A pro-con discussion of speech codes and free speech
At Emory University, certain conduct that is permissible off campus is not allowed on campus. Specifically, some speech and behaviors are prohibited in Emory's version of what are derogatorily labeled "politically correct" codes but are more commonly known as hate speech codes. Emory's code begins with its definition of banned behavior.
Discriminatory harassment includes conduct (oral, written, graphic or physical) directed against any person or, group of persons because of their race, color, national origin, religion, sex, sexual orientation, age, disability, or veteran's status and that has the purpose or reasonably foreseeable effect of creating an offensive, demeaning, intimidating, or hostile environment for that person or group of persons.
There were approximately 75 hate speech codes in place at U.S. colleges and universities in 1990; by 1991, the number grew to over 300. School administrators institute codes primarily to foster productive learning environments in the face of rising racially motivated and other offensive incidents on many campuses. According to a recent study, reports of campus harassment increased 400 percent between 1985 and 1990. Moreover, 80 percent of campus harassment incidents go unreported.
Hate speech codes follow several formats. Some codes, including Emory's, prohibit speech or conduct that creates an intimidating, hostile, or offensive educational environment. Others ban behavior that intentionally inflicts emotional distress. Still others outlaw general harassment and threats," without clarifying what constitutes such conduct. Court rulings have prohibited public (state-run) colleges and universities from enacting codes that restrict the constitutional right to free speech based on content. Private institutions, in contrast, are not subject to these decisions. Emory, for example, as a private university, can ignore public law rulings and draft whatever hate speech policy it chooses.
Hate speech codes raise important ethical questions. When civil liberties are pitted against the right to freedom of speech, which does justice favor? Do the costs of hate speech codes outweigh their benefits? Is the harm that results from hate speech so serious that codes to restrict freedom of speech are morally required?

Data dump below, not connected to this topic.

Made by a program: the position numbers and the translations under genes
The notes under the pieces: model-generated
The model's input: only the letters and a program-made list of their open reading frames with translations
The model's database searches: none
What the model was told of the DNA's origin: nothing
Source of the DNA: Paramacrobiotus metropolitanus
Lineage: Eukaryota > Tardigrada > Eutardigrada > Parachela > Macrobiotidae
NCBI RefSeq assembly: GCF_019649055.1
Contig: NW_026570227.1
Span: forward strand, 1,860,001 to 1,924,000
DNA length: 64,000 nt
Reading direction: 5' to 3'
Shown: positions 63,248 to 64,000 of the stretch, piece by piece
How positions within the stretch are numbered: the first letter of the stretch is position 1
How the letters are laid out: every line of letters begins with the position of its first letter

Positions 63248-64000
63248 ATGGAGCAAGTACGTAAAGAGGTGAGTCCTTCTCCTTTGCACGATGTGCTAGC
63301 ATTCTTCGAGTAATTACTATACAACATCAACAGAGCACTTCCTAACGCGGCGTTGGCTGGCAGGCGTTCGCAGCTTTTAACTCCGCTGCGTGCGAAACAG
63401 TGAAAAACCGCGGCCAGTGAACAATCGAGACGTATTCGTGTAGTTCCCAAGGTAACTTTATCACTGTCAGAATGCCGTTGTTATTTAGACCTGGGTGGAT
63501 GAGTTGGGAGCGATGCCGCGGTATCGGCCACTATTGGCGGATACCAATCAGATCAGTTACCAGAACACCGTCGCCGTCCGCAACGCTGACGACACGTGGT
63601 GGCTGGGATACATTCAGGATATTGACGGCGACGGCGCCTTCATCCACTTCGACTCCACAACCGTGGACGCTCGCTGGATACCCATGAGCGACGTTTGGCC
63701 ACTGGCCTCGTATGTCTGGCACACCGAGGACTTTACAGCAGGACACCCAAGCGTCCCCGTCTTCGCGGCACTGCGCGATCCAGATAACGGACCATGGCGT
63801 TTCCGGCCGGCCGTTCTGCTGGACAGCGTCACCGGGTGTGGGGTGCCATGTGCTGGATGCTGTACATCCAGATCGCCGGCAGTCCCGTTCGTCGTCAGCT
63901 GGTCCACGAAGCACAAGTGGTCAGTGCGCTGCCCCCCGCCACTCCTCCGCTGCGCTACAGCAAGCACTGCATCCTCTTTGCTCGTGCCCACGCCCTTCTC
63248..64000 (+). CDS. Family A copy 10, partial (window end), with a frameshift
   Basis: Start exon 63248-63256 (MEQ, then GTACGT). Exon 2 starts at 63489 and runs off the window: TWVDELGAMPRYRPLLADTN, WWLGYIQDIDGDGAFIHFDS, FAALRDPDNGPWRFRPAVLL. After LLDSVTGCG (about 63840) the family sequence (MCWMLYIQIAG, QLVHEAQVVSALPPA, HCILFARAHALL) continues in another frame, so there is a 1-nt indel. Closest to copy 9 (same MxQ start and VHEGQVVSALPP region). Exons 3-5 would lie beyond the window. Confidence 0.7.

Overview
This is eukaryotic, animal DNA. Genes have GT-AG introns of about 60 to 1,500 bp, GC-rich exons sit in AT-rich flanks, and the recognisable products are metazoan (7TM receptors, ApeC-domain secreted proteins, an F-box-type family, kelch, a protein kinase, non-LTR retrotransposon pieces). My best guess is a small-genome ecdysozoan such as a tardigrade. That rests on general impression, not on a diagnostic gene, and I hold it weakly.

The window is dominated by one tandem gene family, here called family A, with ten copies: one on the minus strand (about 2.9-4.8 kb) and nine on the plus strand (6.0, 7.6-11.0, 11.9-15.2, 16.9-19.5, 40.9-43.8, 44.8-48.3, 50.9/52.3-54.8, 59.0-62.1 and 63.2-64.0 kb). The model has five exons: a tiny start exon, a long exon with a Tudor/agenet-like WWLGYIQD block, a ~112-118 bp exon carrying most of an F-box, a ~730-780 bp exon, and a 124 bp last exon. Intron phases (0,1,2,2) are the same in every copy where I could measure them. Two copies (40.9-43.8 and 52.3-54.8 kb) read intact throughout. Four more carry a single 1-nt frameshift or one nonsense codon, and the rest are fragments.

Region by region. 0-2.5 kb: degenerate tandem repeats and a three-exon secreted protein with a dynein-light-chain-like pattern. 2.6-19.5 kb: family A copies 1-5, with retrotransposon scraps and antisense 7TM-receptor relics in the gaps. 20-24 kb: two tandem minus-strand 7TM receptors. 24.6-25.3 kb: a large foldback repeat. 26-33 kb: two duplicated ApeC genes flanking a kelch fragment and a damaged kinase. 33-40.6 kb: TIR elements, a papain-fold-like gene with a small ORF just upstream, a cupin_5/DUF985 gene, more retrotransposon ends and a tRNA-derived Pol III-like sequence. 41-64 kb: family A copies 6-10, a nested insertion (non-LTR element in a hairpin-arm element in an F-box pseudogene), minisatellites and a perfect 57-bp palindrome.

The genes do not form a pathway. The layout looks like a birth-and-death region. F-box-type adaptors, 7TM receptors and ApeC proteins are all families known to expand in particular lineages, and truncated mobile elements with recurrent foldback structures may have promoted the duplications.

Arguments Against Campus Hate Speech Codes
The most fundamental argument against hate speech codes rests on the idea that they violate a fundamental human right, freedom of speech. Such a fundamental right, it is argued, should not be limited except to prevent serious harm to others. Libel or shouting "Fire!" in a movie theater, for example, can cause serious harm and, therefore, are legitimately banned. In contrast, what campuses prohibit as "hate speech" is primarily opinion that, while often offensive and unpopular, does not cause serious harm. The fundamental right to free speech should not be restricted merely to prevent hate speech.
Additionally, critics assert that the costs of hate speech codes far outweigh their benefits. Threatened by "politically correct" students who are backed by hate speech codes, students who have reasonable yet nonconforming points of view will be afraid to speak in classes. As a social institution, a university should be open to all opinions, popular and unpopular. As Oliver Wendell Holmes commented, "The very aim and end of our institutions is just this: that we may think what we like and say what we think." Hate speech codes thus inflict a major harm on our social institutions.
Censorship is only one example of how hate speech codes undercut the benefits of higher education. If these codes shield students from dissenting opinions, how will they learn to respond to such opinions after they graduate? Hate speech codes encourage an artificial reality on campus that prevents students from learning effectively to tolerate diversity.
Hate speech codes may obstruct the kind of education that promotes tolerance of diversity in other ways. Over time, the same fervor that brought hate speech codes will bring further restrictions by administrators eager to create egalitarian institutions in a nonegalitarian world.